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House passes bill to classify IT as critical infrastructure

(House Photography file photo)
(House Photography file photo)

Nearly three years ago, the Senate had its servers breached, allowing hackers to access some passwords, forcing staff to quickly shut down the website and rebuild pages once they were deemed secure.

It is a close-to-home example of what cyberattackers can do. Nationally, attacks against Atlanta in 2018 and the state of Virginia in 2021 downed myriad services.

MN House debates bill to classify IT as critical infrastructure 4/21/23

Think about all the ways Minnesotans interact with their state government online: renewing license tabs, acquiring a fishing or hunting license, applying for unemployment and receiving health care assistance. These are only four of hundreds, if not thousands, of examples.

“In the event of a cyberattack we must act swiftly and without hesitation,” said Rep. Kristin Bahner (DFL-Maple Grove). “As legislators we have a duty to our citizens and to our state. We must lead now and not wait for disasters to strike.”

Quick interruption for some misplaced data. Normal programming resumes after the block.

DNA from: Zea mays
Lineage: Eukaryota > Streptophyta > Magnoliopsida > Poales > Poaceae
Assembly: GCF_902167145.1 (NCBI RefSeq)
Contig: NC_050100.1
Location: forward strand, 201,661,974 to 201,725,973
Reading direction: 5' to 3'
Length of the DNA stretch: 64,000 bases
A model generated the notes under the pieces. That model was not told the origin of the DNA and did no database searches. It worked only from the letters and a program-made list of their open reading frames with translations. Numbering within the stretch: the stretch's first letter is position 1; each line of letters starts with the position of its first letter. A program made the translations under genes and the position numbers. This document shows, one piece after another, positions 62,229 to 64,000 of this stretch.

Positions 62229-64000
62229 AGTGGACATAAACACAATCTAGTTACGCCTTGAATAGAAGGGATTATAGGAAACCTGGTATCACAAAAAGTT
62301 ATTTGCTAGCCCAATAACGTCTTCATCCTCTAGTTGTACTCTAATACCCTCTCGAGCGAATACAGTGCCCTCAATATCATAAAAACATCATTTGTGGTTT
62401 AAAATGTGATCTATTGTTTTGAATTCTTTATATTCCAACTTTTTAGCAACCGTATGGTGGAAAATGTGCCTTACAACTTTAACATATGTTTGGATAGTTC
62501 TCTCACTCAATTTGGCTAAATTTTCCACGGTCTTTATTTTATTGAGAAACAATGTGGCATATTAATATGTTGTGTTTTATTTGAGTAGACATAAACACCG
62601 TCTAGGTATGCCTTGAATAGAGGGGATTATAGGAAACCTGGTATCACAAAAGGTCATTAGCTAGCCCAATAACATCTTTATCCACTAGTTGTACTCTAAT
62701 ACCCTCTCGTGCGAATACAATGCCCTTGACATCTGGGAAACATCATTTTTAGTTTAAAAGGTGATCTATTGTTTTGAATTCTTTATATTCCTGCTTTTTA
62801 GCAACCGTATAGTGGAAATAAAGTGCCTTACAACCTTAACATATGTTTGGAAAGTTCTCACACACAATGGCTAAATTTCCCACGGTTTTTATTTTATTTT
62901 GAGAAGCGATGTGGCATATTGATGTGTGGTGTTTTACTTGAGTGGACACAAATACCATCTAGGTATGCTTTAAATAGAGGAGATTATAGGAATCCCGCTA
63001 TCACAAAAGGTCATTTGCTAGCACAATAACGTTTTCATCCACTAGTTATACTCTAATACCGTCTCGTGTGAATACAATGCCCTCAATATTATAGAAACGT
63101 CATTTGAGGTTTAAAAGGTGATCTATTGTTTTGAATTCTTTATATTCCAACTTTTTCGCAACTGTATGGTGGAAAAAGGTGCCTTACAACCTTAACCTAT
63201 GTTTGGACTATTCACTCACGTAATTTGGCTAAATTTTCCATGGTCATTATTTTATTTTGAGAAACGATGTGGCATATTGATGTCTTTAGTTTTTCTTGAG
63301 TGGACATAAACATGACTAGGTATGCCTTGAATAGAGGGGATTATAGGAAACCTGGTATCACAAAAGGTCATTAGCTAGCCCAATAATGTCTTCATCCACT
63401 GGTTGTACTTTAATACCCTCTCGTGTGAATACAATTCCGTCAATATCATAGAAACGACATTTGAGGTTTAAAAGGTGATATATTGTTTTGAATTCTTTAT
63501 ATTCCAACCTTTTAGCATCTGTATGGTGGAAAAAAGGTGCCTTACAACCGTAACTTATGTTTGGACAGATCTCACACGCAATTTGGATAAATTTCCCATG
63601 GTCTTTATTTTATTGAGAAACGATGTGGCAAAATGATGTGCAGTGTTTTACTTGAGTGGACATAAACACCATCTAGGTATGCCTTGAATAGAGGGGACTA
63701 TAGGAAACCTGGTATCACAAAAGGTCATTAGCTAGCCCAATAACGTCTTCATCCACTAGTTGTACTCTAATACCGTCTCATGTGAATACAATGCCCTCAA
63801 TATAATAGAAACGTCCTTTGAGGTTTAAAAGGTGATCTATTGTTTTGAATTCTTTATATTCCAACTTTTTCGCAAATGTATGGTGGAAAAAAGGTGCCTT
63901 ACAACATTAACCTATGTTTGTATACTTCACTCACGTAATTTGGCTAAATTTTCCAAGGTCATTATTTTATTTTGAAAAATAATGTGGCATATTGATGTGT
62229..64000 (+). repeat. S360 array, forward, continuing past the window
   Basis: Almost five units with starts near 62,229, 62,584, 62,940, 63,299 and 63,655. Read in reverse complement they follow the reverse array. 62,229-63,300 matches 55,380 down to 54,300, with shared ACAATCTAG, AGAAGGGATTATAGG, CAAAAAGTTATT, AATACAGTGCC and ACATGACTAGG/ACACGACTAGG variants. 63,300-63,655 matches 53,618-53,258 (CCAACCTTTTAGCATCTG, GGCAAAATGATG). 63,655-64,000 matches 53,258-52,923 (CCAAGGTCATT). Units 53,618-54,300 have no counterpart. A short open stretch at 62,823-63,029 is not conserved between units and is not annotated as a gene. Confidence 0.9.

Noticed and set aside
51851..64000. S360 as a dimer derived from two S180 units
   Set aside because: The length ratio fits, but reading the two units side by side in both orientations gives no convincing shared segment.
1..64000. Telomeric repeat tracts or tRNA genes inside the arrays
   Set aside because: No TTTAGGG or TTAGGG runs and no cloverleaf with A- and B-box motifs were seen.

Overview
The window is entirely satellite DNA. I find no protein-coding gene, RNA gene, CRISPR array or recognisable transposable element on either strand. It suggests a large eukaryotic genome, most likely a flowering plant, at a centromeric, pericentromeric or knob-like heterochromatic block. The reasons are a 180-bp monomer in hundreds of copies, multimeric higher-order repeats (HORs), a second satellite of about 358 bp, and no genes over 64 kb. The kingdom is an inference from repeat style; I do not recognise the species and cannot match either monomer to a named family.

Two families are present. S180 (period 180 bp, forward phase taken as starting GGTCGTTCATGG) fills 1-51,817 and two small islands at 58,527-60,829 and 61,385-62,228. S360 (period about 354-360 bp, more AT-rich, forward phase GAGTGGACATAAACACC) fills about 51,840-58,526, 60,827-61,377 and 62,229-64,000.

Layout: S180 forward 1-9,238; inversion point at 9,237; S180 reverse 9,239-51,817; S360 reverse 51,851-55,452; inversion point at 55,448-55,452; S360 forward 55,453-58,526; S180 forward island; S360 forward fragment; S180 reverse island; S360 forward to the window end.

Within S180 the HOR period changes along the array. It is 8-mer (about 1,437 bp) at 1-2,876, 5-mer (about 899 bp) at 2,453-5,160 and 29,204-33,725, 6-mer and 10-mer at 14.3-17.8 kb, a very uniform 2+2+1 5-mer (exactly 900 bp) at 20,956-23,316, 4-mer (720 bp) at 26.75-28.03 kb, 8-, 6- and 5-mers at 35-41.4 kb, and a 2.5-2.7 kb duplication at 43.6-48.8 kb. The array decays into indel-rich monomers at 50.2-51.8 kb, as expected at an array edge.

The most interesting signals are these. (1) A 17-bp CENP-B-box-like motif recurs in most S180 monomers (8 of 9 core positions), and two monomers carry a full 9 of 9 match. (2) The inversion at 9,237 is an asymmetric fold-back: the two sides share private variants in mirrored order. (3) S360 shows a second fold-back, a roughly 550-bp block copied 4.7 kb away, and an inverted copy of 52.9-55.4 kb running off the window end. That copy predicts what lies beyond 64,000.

Passed 122-0 by the House Friday, the Bahner-sponsored HF1960 would designate information and technology systems and services infrastructure as critical infrastructure. It now goes to the Senate.

“We are the first in the nation to do this,” said Rep. Jim Nash (R-Waconia).

In addition to clarifying that a cyberattack is an intentional attack on critical infrastructure, it would let the governor declare a peacetime emergency in response to a cyberattack. That means the state’s top official could enter into contracts or other obligations to quickly respond to, for example, obtain federal disaster relief funding for recovery and help prevent escalation.

Bahner said the bill represents the recommendations of the Technology Advisory Council, and is supported by homeland security and the National Institute of Standards and Technology.

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